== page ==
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Growth is Not EnoughSeptember 18, 2009 | Comments : 2 Recommended this article: (1)
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When you ask most investors for their favorite stocks, you'll rarely hear them share a blue-chip name like Johnson & Johnson, Kraft Foods or Wal-Mart. Instead they will tell you about some amazing growth stock that will be the next Google, Microsoft or Apple.
These investors believe that by simply buying stocks with the greatest earnings growth potential they will make money. Sadly, our research clearly shows this not to be true...not even close.
In this article, I will dispel the myth about investing in growth stocks and shine the light on a path that has more consistently paved the way to profits.
I know that many of your are still shaking your heads in disbelief. Certainly I must be joking, right? Unfortunately, our research details beyond a shadow of a doubt the vast underperformance of growth stocks over the past decade. Here are the results.
| Projected Earnings
| *Annualized %
|0 - 10%||5.4%|
|10 - 20%||2.6%|
|20 - 30%||-0.2%|
Stocks with the lowest projected growth rates actually generated the highest return of +5.4% per year. Yes, I know that doesn't sound like much, but remember the average return of the S&P 500 over that stretch was an anemic -3.3% thanks to 2 ferocious bear markets.
Each level of additional earnings growth came with decreasing levels of profits for investors. As we look at the most aggressive growth stocks, with 30%+ expected earnings growth, we find an embarrassingly low -9.7% return. This begs an obvious question....
Why Don't Growth Stocks Pan Out?
The early investors in growth stocks usually do quite well. They take the early risk when almost no one has heard of the company. As the company bangs out earnings surprise after earnings surprise, it gains more investor attention and a much higher share price.
However, at some point the company will be "priced for perfection". Meaning that the PE gets too inflated as people are so sure that the good times will just keep rolling (think of a mini version of the late 90's tech bubble).
Unfortunately the exceptional growth rarely holds up over time. At some point, as the company tries to expand rapidly, it will stumble. Even if that just means going from a 50% growth rate to a 40% growth rate. On the surface 40% still sounds great...but not to the investors who expected 50%+. So naturally the stock will tank. And tank fast.
I'm sure you've had a few of these stocks in your portfolio over the years. So I don't have to remind you how quickly the losses add up. That, in a nutshell, is the danger of investing in growth stocks.
So What Does Work?
Certainly you could look at the stats above and conclude that stocks with lower projected growth rates generally outperform. That is true. But we can do a heck of a lot better than that 5.4% return.
The key is to find stocks that exceed expectations no matter the growth rate. Meaning that a stock that is expected to grow profits by 5% and ends up growing by 7% will do very well. Ditto for a stock expected to grow 30% that ends up at 35% actual earnings growth.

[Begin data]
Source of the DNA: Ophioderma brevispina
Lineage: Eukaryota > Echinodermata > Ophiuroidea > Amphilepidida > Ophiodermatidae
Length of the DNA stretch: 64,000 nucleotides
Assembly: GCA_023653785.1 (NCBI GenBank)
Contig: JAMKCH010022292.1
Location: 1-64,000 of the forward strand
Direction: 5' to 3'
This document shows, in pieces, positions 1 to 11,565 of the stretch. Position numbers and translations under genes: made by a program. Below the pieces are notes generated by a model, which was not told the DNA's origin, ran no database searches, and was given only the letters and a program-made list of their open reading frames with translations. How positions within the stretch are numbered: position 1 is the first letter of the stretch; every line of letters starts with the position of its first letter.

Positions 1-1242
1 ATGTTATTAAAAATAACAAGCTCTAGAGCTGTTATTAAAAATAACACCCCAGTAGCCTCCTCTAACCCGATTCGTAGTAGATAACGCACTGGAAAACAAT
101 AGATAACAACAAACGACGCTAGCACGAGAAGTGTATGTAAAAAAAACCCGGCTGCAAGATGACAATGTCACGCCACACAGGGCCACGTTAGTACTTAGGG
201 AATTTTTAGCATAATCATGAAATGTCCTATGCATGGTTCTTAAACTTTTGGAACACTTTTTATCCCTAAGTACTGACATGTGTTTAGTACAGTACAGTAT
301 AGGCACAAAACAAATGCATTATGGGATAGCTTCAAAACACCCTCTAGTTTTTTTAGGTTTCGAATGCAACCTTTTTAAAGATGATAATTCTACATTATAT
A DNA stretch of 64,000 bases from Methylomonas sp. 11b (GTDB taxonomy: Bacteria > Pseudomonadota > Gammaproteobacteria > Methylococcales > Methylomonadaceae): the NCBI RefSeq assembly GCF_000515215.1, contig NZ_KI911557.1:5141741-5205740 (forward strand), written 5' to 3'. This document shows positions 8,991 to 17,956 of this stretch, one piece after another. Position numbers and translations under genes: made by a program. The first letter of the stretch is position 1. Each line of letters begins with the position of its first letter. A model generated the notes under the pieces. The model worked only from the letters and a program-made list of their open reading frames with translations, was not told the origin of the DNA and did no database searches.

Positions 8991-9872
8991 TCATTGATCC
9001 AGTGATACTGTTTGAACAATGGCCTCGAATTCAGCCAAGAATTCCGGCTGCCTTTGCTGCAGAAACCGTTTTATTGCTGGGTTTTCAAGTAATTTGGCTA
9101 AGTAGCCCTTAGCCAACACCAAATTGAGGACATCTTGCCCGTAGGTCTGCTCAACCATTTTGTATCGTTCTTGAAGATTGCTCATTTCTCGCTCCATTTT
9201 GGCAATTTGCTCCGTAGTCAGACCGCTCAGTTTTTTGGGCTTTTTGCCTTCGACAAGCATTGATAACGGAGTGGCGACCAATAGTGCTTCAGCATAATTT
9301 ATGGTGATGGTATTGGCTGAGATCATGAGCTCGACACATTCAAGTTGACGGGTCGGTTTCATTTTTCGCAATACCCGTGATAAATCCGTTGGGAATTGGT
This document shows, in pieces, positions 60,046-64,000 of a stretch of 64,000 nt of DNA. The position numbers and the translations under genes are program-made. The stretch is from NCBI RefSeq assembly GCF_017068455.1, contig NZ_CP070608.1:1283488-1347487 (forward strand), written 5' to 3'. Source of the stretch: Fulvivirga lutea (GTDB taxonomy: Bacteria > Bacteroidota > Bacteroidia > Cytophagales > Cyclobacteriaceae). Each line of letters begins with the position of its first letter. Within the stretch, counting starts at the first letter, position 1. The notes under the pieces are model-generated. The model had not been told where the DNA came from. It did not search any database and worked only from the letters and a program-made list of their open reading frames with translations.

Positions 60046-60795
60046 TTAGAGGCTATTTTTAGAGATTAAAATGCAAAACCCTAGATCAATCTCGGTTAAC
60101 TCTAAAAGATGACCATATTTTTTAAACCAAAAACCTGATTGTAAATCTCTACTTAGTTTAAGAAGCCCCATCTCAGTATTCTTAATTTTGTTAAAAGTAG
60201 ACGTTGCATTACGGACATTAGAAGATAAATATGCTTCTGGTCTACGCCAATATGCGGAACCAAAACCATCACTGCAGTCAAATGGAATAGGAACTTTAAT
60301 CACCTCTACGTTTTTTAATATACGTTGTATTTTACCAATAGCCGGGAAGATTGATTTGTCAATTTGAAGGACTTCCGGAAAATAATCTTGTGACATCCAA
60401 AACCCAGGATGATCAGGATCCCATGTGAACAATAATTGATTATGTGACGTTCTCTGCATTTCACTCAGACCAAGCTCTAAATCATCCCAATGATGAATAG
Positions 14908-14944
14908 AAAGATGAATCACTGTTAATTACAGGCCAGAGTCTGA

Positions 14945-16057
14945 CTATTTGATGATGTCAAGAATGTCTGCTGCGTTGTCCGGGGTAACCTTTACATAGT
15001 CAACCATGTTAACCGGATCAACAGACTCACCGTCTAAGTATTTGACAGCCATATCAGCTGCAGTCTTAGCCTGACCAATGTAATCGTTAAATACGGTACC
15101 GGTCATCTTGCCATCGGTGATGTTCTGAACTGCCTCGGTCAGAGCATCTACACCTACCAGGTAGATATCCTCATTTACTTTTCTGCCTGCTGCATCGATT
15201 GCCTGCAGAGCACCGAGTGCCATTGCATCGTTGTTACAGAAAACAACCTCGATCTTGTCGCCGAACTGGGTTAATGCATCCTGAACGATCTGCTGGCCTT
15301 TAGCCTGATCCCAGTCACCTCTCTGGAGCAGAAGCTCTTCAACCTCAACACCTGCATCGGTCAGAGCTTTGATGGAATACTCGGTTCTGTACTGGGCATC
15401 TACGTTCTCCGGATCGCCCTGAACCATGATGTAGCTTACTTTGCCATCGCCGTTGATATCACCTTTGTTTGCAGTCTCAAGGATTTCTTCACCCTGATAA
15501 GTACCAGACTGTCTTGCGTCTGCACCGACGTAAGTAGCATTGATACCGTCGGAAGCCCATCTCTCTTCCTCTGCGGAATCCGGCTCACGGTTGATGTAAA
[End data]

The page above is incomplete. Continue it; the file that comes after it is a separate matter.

I know on the surface it sounds like you need a crystal ball to predict which companies will beat their earnings projections. Gladly, it's actually much easier than you think because Len Zacks has done the hard work for you.
In the mid-1970's Len Zacks realized that stocks that had big earnings surprises continued to outperform the market over the next several months (this is what academics call the Post Earnings Announcement Drift ("PEAD")...yes, I know it sounds more like a medical problem than a means in which to invest in stocks).
But Len went a step further. He wanted to find indicators that would show him stocks more likely to have positive earnings surprises BEFORE they happened. If you could do that, then the odds of success were firmly stacked in your favor.
For the next several years Len worked feverishly to discover these indicators. Gladly for all of us he did find 4 leading indicators of future earnings surprises. Three of these measures are ways of looking at brokerage analyst earnings estimate revisions. The last being an analysis of past earnings surprises.
Each factor is potent by itself. Blending them together creates an almost unfair advantage for investors...that advantage is now called the Zacks Rank stock rating system.
I know you've probably heard the story countless times before from us. "The Zacks Rank #1 stocks have a 27% annualized return since 1988."
So if you've heard the story, then let me ask you a more personal question;
Why the heck haven't you used it??? ;-)
Yes, it's true the Zacks Rank is part of our Zacks Premium subscription service. But we give you a 30-day free trial to use this resource with absolutely no obligation to buy. And beyond the Zacks Rank for 4400 stocks, you also get our equity research reports, stock screening strategies and even our new mutual fund rank covering nearly 19,000 funds.
If you've had great success on your own as an investor, then don't bother with this free trial. You are set. However, if you think your portfolio could do better, then please take me up on this invitation to try the Zacks Rank and all our other resources built to help you outpace the market.
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